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In just a few days on July 15, Twitter will turn five. It seems hard to imagine a world without the micro-blogging behemoth, and it is now safe to say that Twitter is mainstream, established – and here to stay. Surprisingly, even after five years and now with 200 million tweets a day, it seems as though Twitter ‘best practices’ still aren’t set in stone.

But it does seem like some things are getting clearer. It is still true that you can’t ignore your audience, and you need to engage them when appropriate. But some new statistics released by Dan Zarella suggest that – as we should have known – content is kind on Twitter as it is everywhere else in publication, public relations and marketing.

The statistics show a correlation between Twitter accounts that tweet a large number of links and accounts that have a lot of followers. The inference is clear; people are looking for more than just ‘engagement’ on Twitter.

In fact, they are looking for quality content that is informative, interesting and useful to them. Twitter users are not just looking to see their own name in their Twitter stream, and instead – just like everyone else – they are more concerned with finding information that is of value to them.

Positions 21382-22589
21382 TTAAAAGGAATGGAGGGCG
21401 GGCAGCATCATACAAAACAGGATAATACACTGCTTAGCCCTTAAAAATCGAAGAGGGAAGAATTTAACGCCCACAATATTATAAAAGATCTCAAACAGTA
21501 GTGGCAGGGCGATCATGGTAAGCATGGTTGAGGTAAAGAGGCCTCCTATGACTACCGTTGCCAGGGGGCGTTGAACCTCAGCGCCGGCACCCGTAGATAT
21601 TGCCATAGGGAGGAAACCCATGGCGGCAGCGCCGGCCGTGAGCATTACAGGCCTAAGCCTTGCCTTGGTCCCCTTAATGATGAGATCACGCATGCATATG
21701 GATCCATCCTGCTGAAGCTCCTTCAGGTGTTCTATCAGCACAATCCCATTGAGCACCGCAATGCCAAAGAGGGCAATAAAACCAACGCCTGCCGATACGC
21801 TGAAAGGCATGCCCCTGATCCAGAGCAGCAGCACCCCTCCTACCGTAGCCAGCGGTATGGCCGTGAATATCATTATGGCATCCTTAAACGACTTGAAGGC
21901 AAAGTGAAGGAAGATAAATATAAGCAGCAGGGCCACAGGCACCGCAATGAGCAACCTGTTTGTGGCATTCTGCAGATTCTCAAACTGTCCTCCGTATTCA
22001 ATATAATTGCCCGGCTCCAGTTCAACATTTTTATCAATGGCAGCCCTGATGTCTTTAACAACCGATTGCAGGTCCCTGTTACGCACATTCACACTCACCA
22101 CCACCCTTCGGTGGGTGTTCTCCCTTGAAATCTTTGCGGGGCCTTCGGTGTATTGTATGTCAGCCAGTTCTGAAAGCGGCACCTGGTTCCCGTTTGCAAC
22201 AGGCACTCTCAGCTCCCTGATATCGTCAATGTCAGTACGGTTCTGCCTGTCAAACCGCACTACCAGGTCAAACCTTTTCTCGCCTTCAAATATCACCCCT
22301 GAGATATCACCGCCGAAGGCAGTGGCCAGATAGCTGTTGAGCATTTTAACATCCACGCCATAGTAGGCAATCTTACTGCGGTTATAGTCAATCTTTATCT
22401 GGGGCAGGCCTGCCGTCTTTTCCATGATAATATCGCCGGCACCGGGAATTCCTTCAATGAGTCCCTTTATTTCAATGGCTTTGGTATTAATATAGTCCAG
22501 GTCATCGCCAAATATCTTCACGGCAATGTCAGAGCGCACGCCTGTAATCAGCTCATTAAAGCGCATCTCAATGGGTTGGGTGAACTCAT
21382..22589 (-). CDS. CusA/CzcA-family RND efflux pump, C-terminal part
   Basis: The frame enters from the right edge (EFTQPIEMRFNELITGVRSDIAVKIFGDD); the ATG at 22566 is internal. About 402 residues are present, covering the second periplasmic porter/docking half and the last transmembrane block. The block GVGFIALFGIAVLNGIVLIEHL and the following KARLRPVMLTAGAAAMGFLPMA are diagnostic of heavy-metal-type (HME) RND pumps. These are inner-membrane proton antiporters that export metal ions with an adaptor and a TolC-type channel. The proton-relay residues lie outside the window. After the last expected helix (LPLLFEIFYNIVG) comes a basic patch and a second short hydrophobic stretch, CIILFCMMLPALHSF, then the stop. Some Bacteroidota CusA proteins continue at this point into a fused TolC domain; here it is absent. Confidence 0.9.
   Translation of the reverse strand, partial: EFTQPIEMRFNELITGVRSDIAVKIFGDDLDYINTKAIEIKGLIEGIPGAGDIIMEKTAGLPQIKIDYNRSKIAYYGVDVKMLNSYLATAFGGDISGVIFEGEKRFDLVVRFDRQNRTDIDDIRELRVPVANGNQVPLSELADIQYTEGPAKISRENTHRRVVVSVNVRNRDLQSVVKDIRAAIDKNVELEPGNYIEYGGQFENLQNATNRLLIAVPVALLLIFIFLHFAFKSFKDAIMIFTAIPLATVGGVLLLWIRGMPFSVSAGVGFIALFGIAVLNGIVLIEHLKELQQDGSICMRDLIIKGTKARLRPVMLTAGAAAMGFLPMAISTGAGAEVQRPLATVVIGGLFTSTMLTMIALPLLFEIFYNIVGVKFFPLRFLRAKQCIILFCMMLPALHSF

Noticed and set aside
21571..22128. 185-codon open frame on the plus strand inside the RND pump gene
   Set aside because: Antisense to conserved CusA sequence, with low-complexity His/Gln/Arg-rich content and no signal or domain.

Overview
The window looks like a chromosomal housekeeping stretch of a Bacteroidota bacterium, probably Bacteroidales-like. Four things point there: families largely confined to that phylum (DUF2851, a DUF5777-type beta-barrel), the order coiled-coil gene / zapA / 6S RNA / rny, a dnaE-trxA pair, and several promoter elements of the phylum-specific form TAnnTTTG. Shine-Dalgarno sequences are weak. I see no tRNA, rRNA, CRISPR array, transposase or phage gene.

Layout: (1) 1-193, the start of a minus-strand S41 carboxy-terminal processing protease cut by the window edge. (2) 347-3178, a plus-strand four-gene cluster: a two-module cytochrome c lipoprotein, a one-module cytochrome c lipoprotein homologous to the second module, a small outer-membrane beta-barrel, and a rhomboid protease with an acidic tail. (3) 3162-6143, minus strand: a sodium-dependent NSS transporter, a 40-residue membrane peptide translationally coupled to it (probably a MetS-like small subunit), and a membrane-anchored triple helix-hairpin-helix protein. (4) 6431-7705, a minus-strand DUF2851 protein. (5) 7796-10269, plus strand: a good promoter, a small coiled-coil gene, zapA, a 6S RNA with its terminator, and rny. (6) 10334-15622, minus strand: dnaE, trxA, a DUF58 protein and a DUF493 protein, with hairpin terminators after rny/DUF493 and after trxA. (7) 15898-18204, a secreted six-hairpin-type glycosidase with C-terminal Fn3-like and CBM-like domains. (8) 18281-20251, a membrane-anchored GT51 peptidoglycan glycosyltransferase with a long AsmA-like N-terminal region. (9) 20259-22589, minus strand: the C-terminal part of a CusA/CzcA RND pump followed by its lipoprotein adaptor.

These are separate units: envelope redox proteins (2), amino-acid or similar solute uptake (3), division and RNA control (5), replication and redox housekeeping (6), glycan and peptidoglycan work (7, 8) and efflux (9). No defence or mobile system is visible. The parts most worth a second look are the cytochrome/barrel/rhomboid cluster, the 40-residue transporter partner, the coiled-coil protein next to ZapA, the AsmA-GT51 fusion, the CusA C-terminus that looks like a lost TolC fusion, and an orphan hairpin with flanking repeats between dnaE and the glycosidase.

The title of Dan’s post includes a significant error, though, when it suggests that tweeting more links will get you more followers. This may be true, but the data he presents shows a correlation between the two but doesn’t actually prove that tweeting more links will get you more followers.

So what’s the takeaway from all this?

  • Tweets with links won’t necessarily lead to more followers.
  • Engaging your community is still very valuable.
  • Engaging your community is not enough on it’s own.
  • Tweets with solid content that your users find valuable will lead to more followers – whether they contain links or not.
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